Reader voices electrical generation and transmission concerns

H. Hanlan, Letter to the Editor

Good morning Southern Alberta, Time to wake up and smell the coffee.  The Alberta Government plans for the electrical generation and transmission of power is at best a farce. For now though let’s concentrate on the effects closer to us and our homes and ranches. The line that Alta link is proposing to run through this country will affect every one of us, not just the property owners whose land they will cross.  We are going to pay for a transmission line that will be built on the assumption that multiple wind farms will be built throughout southern Alberta and this multi billion dollar line will be required to collect and transport this energy. To where? Think export to California and you will be closer to the truth than any politician will admit.  In May of 2010 Trans Alta applied for permission to export 48,000 MW.H per day. In July of the same year permission was granted. In 2010 Alberta’s daily average usage was 7,984 MW.H. So the plan to export nearly 7 times the power we Albertans require will require increased transmission capacity. Are you willing to pay for this?? I’m not. Presenting false fears of blackouts and shortages to justify these new lines is unacceptable to me.

Take a drive down Highway 810 south of the Pincher Creek-Macleod highway, or through any other high density wind generator area.  Then ask yourself if you really want to see more of this spread through the rest of the south.  I certainly don’t. I don’t want to subsidize the power generated by the wind to line the pockets of major companies. I don’t want to see our lovely country through wires and turning (or not turning) props. I would classify these wind towers as a blight on the land with a pollution value exceeding that of other generation methods. Add to that miles and miles of enormous transmission towers winding their way southward, then east, then back north. Miles of excess line that we will be forced to pay for.

Power loss on transmission lines runs 3% up to 7% based on the size and length of the line. Alta Link in 2010 estimated this loss at $70 million a year. Stelmach, in 2009 quoted $250 million and an M.L.A in 2010 quoted $350 million. Kind of makes you wonder if anyone really knows what the truth is doesn’t it???  80% of the power used in Alberta is used by industrial and commercial operations.  Can you really see southern Alberta becoming a large hub of industry??  Not likely!!  So wouldn’t it make more sense to generate power closer to the major users??  We have this vast surplus of natural gas in this province. It is clean burning and very cheap. Would a plant the size of Sheerness located on a section or two of land in the industrial area of the province not be a better idea than subsidizing the erection of hundreds and hundreds more wind towers and hundreds of miles of transmission towers throughout our homeland?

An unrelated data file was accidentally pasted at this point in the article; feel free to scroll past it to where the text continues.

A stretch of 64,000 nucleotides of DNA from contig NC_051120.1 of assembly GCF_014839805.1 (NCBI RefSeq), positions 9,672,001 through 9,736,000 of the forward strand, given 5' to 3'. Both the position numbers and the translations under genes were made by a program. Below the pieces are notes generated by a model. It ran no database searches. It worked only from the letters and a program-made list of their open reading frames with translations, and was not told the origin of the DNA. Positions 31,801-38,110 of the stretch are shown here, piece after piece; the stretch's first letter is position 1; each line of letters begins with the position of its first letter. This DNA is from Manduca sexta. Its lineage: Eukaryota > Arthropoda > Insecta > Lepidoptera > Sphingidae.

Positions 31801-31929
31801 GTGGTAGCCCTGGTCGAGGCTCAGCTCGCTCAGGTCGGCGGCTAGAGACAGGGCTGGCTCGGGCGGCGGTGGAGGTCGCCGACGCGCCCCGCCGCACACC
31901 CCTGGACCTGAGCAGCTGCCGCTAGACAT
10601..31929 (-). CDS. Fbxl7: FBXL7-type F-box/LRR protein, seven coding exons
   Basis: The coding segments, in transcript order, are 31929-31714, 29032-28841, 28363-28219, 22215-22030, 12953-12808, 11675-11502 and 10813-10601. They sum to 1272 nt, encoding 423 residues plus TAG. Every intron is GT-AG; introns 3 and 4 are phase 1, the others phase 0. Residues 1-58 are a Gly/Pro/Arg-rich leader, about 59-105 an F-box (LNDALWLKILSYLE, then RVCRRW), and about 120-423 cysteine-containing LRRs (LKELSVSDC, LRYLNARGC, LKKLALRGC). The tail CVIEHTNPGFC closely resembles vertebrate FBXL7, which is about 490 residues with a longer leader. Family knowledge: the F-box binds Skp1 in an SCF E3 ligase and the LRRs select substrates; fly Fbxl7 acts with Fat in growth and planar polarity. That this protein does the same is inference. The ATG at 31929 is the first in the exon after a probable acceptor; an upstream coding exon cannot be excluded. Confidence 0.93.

I am not an opponent of green energy however, it appears that wind power is not an economically viable commodity and to subsidize it, then add increased transmission costs to the users for miles of unnecessary lines at the expense of our beautiful landscape is not acceptable. Remember other power sources are necessary for the days the wind is over or under speed. To feed a fluctuating amount of power into a grid must be a nightmare. (more costs?)

Opponents will argue that the increasing population and industrial growth of our province requires this huge proposed electrical grid expansion.  This is not the truth. While the transmission charges and administration charges have increased your bill’s total by huge amounts (transmission charges increased 2009-2010 by 122%) the actual KW.H used has not increased that much. . Since 1996 Alberta’s generating capacity has grown 38% while demand has grown only 21%. Improved appliances, lighting, etc. have kept domestic usage fairly stable. The industrial usage has no doubt increased but if transmission costs and administration cost continue to rise, don’t be surprised when some of these major users install their own generating units or in the worst case, re-locate. We remaining residents will still be paying for the transmission lines.

We are fortunate to live in one of the loveliest parts of Alberta.  The wind, we have to live with, the windmills we do not. Let’s get this foolishness stopped while we still can. Come to the Alta link meetings, write your M.L.A. Ask that the need be proven with some facts not a snow job.

One more thing, do a web search on SNC Lavalin. They own Alta link. That should scare you.

H. Hanlan
Pincher Creek